Staff at an Action Fraud call centre referred to victims as ‘morons’, ‘screwballs’ and ‘psychos’.
Fraud helpline staff working for the City of London Police are misleading victims into believing their cases will be solved, according to an investigation by The Times.
An undercover probe into Action Fraud, the main reporting body for scams in the UK, found that staff are being told not to inform victims that the majority of cases are dismissed by employees or a computer algorithm.
Victims of fraud are told to report the crime to Action Fraud, which is overseen by City of London Police. Four years ago, the service was outsourced to a firm called Concentrix.
A Times reporter found that many of the staff were school leavers earning just above the minimum wage at £8.50.
Managers mocked victims, referring to them as “morons”, “screwballs” and “psychos”, while staff were told to mislead customers into believing that they were talking to police officers.
If a victim’s bank details have been stolen, the case is filed as a crime report only if the bank refuses to reimburse them. If the bank has paid them back or has yet to make a decision, the case is unlikely to be pursued.
Michael Rodgers, the City of London Police training manager, told staff: “When it comes to the police, you’ll find they do absolutely everything in their power to avoid doing work. They’re the most useless bunch of people.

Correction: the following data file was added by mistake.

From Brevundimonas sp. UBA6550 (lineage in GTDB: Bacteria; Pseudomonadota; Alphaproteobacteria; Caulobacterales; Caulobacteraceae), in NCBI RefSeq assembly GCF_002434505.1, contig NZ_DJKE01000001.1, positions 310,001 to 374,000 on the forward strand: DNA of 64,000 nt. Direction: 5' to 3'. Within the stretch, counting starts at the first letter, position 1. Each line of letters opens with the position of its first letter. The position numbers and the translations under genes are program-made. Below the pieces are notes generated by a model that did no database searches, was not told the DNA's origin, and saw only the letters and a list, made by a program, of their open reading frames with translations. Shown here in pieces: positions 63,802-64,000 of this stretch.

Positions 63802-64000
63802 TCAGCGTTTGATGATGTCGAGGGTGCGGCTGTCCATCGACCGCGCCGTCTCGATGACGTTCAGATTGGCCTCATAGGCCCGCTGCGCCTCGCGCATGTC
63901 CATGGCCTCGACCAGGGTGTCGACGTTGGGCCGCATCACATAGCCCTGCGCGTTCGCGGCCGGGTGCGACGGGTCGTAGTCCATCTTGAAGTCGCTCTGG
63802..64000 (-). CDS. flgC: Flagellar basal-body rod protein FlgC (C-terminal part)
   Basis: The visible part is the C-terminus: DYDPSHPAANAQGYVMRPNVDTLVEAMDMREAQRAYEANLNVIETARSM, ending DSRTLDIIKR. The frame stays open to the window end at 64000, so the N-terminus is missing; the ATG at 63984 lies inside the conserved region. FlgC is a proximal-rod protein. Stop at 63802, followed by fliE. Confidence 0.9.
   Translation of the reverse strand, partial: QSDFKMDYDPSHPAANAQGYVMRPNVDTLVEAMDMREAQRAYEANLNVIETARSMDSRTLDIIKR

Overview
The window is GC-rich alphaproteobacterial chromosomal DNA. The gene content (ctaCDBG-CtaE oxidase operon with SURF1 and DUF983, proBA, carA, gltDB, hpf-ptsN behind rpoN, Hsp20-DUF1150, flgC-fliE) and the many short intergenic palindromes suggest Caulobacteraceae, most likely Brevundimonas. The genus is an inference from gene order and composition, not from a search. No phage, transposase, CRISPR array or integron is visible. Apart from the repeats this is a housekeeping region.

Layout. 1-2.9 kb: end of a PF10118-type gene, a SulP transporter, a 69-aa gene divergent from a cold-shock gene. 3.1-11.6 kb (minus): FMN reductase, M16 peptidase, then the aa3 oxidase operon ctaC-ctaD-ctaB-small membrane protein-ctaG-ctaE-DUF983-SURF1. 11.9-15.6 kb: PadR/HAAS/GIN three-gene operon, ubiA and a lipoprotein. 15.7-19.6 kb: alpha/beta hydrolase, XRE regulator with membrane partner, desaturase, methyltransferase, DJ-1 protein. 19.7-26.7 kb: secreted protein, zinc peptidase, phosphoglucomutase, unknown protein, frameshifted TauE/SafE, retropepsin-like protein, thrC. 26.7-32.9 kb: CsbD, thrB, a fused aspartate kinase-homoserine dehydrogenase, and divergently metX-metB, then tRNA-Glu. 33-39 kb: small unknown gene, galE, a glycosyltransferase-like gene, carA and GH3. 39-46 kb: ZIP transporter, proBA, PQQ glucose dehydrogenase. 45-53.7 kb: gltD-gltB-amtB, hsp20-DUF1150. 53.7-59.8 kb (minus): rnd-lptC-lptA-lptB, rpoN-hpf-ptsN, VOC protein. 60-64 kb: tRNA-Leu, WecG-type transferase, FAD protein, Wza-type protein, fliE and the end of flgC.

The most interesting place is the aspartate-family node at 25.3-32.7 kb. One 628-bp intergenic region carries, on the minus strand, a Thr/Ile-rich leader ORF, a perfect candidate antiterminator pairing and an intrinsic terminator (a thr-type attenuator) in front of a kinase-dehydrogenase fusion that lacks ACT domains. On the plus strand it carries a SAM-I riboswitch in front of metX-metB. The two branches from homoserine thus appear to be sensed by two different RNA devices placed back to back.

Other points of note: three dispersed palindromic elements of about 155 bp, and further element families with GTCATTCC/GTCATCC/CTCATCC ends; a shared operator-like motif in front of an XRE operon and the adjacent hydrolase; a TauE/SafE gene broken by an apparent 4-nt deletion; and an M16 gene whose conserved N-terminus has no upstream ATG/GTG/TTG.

“When it comes to fraud, they will literally hand people over a leaflet and say contact Action Fraud, knowing that all that we can do for people is take a report and we can’t do anything else.”
Even when calls filed as a crime report, they are put into a computer scoring system with only those likely to lead to a suspect being caught going through to the National Fraud Intelligence Bureau (NFIB).
Last year, there were an estimated 3.6 million incidents of fraud, more than a third of all crimes in England and Wales. However, on average, as few as one in 50 fraud reports lead to a suspect being caught.
Home secretary Priti Patel says that she is “very concerned” and has written to City of London Police asking for an urgent update.
City of London Police and Concentrix have opened investigations and four staff members have been suspended.
Concentrix says that it is taking the allegations seriously and does not tolerate the mocking of fraud victims.
A Concentrix spokesperson says: “A small number of isolated incidents have occurred which are not representative of our organisation and our values. The four individuals featured in the investigation have been suspended.”
Commander Karen Baxter, national lead for economic crime at City of London Police, says: “We will be carrying out an immediate examination of standards and requiring our agents to do the same.
“It is important to emphasize that we know that the vast majority of the staff who work for Action Fraud do a good job in sometimes difficult circumstances, and we would not want this to deter members of the public from coming forward and reporting fraud.”
This article was first written and published by our sister magazine Moneywise.